While this critical issue is being sorted out, several other questions await fuller investigation and beg for better answers. For one thing, we still have much to learn about Japanese leadership during the crisis, particularly regarding the role of Prime Minister Naoto Kan. That he was the only principal actor whose views on nuclear power changed in response to the catastrophe makes Kan an outlier worth special attention. So do many of his policy successes, despite his villainization by political enemies. Kan’s personal “energy shift” has now been followed by that of former prime minister Junichiro Koizumi and a growing number of LDP politicians. We should be less puzzled by the predictability of most policy entrepreneurs who would “never waste a good crisis” than by the willingness of others to abandon long-held views and lead in new directions.
The second puzzle concerns political mobilization. Despite the size and visibility of the nuclear accident, it took a surprisingly long time for protests against nuclear power to reach critical mass. It was not until mid-July 2012, some sixteen months after the meltdown—and only after an unpopular decision to restart Japan’s reactors—that thousands of protesters became tens and hundreds of thousands of protestors in sustained weekly demonstrations, forcing the DPJ to endorse a zero-nuclear option. But those protests, the largest public demonstrations in Japan in half a century, are in policymakers’ rearview mirror; only several hundred protestors now gather in monthly demonstrations in front of the prime minister’s office in central Tokyo. The rhythms and reach of Japan’s civil society need fuller illumination.
These issues, taken together, point us toward how to improve our understanding of the future of democratic politics in Japan. The enduring lesson of 3.11, at least for analysts, is that we need more and better research [End Page 177] on the correlates of leadership and protest. That we still know too little may be a consequence of our going about our inquiries descriptively, without placing them squarely in their fuller comparative and theoretical contexts. Sheila Smith is right to ask for more history. We should all ask for better theory as well.
My mentor and old friend Michio Muramatsu suggests that I might have become “frustrated” by the hackneyed rhetoric of crisis and the brakes it applied to institutional change in the areas I studied. Wonderment is more like it. Like each of the participants in this roundtable, I continue to wonder how 3.11 will affect Japan. It was, after all, the largest natural disaster to befall Japan in the living memory of everyone but the diminishing few nonagenarians who were toddlers when Tokyo shook in 1923. All of us in this roundtable are familiar with theoretically grounded expectations for change at moments when stable institutional equilibria are punctuated by exogenous events such as war, depression, and natural disaster. We are all trained to look for political leaders who will frame catastrophic events and use them to tilt history in the direction of their choosing. And, as the conversation here reveals, we all wonder about how to know change when we see it, since seeing change clearly through “the fog of politics” is always so difficult. It is no wonder that we have to keep at it. [End Page 178]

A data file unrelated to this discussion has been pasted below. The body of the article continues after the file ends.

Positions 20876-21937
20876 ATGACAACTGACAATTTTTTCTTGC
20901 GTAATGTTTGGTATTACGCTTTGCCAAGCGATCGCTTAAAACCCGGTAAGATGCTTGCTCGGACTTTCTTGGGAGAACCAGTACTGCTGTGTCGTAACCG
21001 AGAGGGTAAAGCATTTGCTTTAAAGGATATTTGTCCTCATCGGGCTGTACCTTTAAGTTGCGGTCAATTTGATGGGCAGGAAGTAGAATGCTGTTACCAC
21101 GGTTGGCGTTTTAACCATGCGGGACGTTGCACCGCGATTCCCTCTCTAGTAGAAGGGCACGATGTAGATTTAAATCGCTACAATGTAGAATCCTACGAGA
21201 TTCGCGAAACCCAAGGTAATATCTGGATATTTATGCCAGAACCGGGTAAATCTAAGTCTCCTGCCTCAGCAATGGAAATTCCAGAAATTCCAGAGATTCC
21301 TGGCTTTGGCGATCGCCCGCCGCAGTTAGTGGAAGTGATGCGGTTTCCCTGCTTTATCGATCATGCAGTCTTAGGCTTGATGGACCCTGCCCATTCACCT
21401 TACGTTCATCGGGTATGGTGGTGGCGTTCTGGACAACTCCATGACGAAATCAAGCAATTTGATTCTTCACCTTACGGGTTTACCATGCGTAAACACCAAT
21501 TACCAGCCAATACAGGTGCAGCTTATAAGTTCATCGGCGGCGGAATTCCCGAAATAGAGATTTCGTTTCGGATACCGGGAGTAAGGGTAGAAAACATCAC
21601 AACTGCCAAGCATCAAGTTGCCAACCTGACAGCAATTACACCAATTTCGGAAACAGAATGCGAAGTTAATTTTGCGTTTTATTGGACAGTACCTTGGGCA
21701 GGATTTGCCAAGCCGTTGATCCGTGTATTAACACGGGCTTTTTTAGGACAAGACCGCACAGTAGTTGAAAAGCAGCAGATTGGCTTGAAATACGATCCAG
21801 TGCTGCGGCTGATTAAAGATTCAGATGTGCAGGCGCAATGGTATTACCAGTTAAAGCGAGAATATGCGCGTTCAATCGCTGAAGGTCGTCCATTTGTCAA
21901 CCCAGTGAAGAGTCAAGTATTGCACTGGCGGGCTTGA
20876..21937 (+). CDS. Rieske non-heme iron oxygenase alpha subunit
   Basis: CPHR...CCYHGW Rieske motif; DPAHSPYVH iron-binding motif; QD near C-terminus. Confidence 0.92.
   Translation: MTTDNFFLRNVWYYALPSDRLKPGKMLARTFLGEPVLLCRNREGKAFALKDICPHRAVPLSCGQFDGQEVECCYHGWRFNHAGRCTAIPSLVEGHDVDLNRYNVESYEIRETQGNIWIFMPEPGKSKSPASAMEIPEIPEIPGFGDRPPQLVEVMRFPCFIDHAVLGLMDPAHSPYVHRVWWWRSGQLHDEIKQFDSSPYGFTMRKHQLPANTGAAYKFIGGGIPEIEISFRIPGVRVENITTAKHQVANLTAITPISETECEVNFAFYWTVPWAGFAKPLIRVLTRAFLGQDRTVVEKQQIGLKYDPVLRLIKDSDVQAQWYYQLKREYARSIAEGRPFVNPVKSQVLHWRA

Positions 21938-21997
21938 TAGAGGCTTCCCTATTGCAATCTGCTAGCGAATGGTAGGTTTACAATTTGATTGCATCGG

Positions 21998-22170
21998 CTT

Richard J. Samuels is Ford International Professor of Political Science and Director of the Center for International Studies at the Massachusetts Institute of Technology. He can be reached at <email@example.com>.
1. Ministry of Economy, Trade and Industry (Japan), Agency for Natural Resources and Energy, “Saisei kanou enerugii hatsuden setsubi no dounyuu joukyou wo kouhyou shimasu” [Official Announcement of the Situation Regarding Introduction of Renewable Energy Electric Power Generation Equipment], November 18, 2013 ≈ http://www.enecho.meti.go.jp/saiene/kaitori/dl/setsubi/201307setsubi.pdf.
2. Yomiuri Shimbun, September 8, 2013; and Ministry of Economy, Trade and Industry (Japan), Agency for Natural Resources and Energy, “Heisei 25 nen kamiki kouba ritchi doukou chousa kekka (sokuhyou) no gaiyou” [Outline of the Results of a Survey of the Trends in Factory Siting During the First Half of 2013 (Bulletin)] ≈ http://www.meti.go.jp/statistics/tii/ritti/result-2/h25kamikisokuhou.pdf.
3. See, for example, the December 7, 2013, editorial in the Nihon Keizai Shimbun and the November 19, 2013, editorial in the Sankei Shimbun. Similar concerns were expressed during interviews with diplomats and military officials in the preparation of Richard J. Samuels and James L. Schoff, “Japan’s Nuclear Hedge: Beyond ‘Allergy’ and Breakout,” in Strategic Asia 2013–14: Asia in the Second Nuclear Age, ed. Ashley J. Tellis, Abraham M. Denmark, and Travis Tanner (Seattle: National Bureau of Asian Research, 2013), 233–64.
4. Michael Green recently reviewed these changes and attributed none to 3.11. He agreed that there is “growing Japanese anxiety about U.S. capabilities and intentions in Asia.” See Michael J. Green, “Japan is Back: Unbundling Abe’s Grand Strategy,” Lowy Institute for International Policy, December 13, 2013 ≈ http://lowyinstitute.org/publications/japan-back-unbundling-abes-grand-strategy.
5. Mainichi Shimbun, September 26, 2013.
6. Jiji Press, September 7, 2013.
7. Yomiuri Shimbun, February 20, 2013.
8. Mainichi Shimbun, December 28, 2012; and Nihon Keizai Shimbun, August 11, 2013.
10. Reid Tanaka and David Roberts, “Waterworld: How Worried Should We Be about Fukushima?” Diplomat, December 9, 2013. Three-quarters of Japanese did not believe Abe’s claim to the International Olympic Committee that the radioactive water problem at the Fukushima No. 1 nuclear plant is under control. See Asahi Shimbun, October 7, 2013.
11. David Roberts and Ted Lazo, “Fukushima, from Fear to Fact,” Project Syndicate, July 18, 2013 ≈ http://www.project-syndicate.org/commentary/reducing-misinformation-after-public-health-crises-by-ted-lazo-and-david-roberts-5aae3502217098a40fddbdde.
13. See Paul Brustein, “Fukushima’s Worst-Case Scenarios,” Slate, September 26, 2013 ≈ http://www.slate.com/articles/health_and_science/science/2013/09/fukushima_disaster_new_information_about_worst_case_scenarios.html; and David Ropeik, “Fear vs. Radiation: The Mismatch,” New York Times, October 21, 2013 ≈ http://www.nytimes.com/2013/10/22/opinion/fear-vs-radiation-the-mismatch.html.